How Much Minimalism is Too Much?

Do you think of Minimalism as too extreme? Perhaps you envision rooms with very little in them, just as you imagine haute cuisine as a single vegetable artfully arranged on a large dinner plate.

Perhaps it feels severe, modernist, like a white sofa in a white room, a single item on the coffee table if, in fact, there is a coffee table. Maybe we match our rooms, with our severe, blunt haircut, the white turtleneck with crisply pleated white trousers and shiny black loafers. If we have a pet, it certainly won’t be one that sheds. If there are kids, they’d own one toy.

We hear of people packing up everything they own, then pulling out what they need when they need it. Then, after a set period of time, whatever remains in the boxes is offloaded. I personally find this to be a ludicrous exercise. I’m not going to offload my Christmas ornaments or bread machine because I didn’t use them from March through May. I like my stuff too much. And I don’t use artwork. I enjoy artwork.

I’m also not going to live out of boxes for three months. My home is my sanctuary. It’s my vacation home from the world. Being surrounded by boxes for three months would stress me out more than it would make me feel free.

Freedom is touted as the reward for a minimalist lifestyle. Therefore, I believe an important first step is to dance with the concept of freedom:

What does freedom mean to you?
Freedom from what?
Freedom to do what?

If it’s about less stuff, more life, then what does “more life” look like? Is it for a hobby? Travel? Money? Which end of the spectrum are we shooting for: living out of a backpack, or simply calming our spaces so that our spirit can be free from an overloading amount of visual stimuli?

As I personally danced with freedom, I learned something about my stuff: if someone asked me where something was located in my house, I knew exactly where it was. I realized, Not only am I managing it physically, I’m managing it mentally. I’m managing everything I own TWICE.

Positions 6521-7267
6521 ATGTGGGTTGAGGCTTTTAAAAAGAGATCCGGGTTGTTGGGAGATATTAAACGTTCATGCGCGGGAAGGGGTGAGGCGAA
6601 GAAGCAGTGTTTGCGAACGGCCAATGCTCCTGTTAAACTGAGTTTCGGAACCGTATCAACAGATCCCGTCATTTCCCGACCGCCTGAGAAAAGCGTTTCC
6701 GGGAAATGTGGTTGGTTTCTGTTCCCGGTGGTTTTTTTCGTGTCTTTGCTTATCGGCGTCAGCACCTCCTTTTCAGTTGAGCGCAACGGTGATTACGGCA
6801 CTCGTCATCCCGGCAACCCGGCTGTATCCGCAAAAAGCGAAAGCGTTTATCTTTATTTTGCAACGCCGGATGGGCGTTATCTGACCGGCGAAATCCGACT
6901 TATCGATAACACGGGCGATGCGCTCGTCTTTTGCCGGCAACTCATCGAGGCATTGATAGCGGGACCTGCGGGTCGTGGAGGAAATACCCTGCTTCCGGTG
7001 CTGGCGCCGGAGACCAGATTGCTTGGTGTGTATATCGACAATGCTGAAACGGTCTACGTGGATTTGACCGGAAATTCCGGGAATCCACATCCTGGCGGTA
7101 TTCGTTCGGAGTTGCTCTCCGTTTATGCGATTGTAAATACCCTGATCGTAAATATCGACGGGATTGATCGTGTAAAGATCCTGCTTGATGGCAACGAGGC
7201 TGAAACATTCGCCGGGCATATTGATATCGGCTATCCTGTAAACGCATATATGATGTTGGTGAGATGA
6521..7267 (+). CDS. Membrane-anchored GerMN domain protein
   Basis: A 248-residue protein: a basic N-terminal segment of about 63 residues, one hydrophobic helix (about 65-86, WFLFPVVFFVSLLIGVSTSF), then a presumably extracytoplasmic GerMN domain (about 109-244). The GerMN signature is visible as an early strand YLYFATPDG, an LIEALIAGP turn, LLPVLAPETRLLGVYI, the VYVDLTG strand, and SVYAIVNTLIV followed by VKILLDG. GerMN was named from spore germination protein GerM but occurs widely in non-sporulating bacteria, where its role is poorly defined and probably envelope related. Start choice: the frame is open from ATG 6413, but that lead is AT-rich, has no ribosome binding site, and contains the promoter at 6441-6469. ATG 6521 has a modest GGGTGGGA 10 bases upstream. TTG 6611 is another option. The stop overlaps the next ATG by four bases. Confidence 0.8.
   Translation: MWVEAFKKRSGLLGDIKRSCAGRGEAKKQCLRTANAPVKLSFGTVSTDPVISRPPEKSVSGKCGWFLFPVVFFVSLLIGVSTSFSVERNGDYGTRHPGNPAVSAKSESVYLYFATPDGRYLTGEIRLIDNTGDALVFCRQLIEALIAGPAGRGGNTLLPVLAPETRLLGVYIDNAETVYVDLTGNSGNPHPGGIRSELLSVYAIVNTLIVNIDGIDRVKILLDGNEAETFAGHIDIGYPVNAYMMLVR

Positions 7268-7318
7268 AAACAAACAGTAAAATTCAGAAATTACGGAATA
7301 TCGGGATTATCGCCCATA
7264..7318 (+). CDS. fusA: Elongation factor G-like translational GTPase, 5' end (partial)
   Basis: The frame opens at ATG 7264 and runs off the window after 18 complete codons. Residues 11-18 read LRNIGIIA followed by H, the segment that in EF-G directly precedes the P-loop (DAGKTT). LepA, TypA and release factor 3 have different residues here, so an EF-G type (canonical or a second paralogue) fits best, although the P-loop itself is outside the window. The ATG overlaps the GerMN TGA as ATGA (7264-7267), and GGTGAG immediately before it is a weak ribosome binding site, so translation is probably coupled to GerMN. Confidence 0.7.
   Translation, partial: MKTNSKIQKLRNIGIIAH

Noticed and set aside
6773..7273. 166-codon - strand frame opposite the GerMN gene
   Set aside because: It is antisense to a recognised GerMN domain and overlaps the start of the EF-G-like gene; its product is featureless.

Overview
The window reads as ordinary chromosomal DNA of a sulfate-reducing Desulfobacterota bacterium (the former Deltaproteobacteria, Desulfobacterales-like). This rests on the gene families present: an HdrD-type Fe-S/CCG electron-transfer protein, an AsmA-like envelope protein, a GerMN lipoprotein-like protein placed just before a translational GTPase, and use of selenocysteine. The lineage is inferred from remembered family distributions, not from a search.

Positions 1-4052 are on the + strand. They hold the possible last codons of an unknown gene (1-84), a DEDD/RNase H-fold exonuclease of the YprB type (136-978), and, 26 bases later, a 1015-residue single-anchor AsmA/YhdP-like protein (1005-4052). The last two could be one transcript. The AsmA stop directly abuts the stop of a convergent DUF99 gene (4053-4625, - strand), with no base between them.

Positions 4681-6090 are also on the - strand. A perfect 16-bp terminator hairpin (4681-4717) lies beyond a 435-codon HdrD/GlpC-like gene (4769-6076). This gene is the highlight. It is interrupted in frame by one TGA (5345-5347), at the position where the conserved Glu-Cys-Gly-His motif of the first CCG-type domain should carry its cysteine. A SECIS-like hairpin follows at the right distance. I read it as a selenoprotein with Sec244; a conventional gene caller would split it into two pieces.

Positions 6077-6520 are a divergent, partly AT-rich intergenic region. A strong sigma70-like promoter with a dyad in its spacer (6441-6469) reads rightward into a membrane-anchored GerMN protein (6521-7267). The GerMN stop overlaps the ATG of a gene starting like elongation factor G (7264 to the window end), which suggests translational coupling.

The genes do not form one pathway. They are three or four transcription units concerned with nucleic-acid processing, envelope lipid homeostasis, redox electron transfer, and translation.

I think of Minimalism as a quest to discover our personal “sweet spot” between stuff and freedom. The amount of stuff we own affects the amount of freedom we have. If we want more freedom, we must have less stuff to manage, or get paid help to manage the stuff for us.

My freedom,” turns out, was freedom from managing. I needed to simplify.

  • I wanted to spend less time dusting, so I edited my surface displays.
  • I grew weary of filing and managing all the saved articles and papers, so I purged 90% of it.
  • I didn’t need or use every random dish, glass or mug I owned, so I chose my favorites and offloaded the rest.
  • I decided life was too short to use thin and frayed bath towels, so I added to the rag bin, then chose my favorite rags and reduced that pile as well!
  • I ran out of shelf space for my books, so I donated the already-read-and-won’t-read-again books, leaving me with a bookcase that inspires joyful anticipation.
  • I owned business clothes I’d stopped wearing, and items that didn’t make me feel good when I put them on, so I filled bags for donating.

I kept the best and my favorites of every category, then purged the rest.  

It felt good. No, it felt amazing! Somewhere in there I lost five pounds. My inner life reflecting my outer life. It’s similar to eating a healthy meal after working out. It’s a natural, gradual progression that we don’t know exists until we take that first step.

I looked around at my home and realized, “I’m done. I don’t need anything more.” I began to see my footprint more realistically. I’d think, Do I really need to buy this thing that will eventually go to a stranger or a landfill? After all, I’m not going to be buried in a pyramid!

As I work with sellers in their late 20s and early 30s, I notice many have already made the decision to live with less. I note these are children of the first generation of bulk-item shoppers. Their parents had more than enough in their overflowing pantries, with multiples of everything, and their “kids” are over it. They are consciously choosing to live with less.

I also work with the parents, now empty nesters, managing three levels of stuff, who are also over it.

Where will this trend lead? Maybe it will lead us to own less crap and more quality; more tenderness towards our environment; more cash to finance the life we truly want; more time to devote to realizing long-held dreams. Maybe it’s as simple as creating the freedom to enjoy the life we’ve worked so hard to build. 

If any of this struck a chord in your spirit, give me a call for help mapping out your freer life with less stuff. I’m not an organizer, I’m a freedom fighter!

You might also like my FREE Download: What Your 80-Year-Old-Self Wants You to Know

Copyright © 2022 by Cynthia Gentry Black, Home Staging by Cynthia, LLC in Kansas City.
All rights reserved. No portion may be shared, reused or republished in any format without express written consent of the author.

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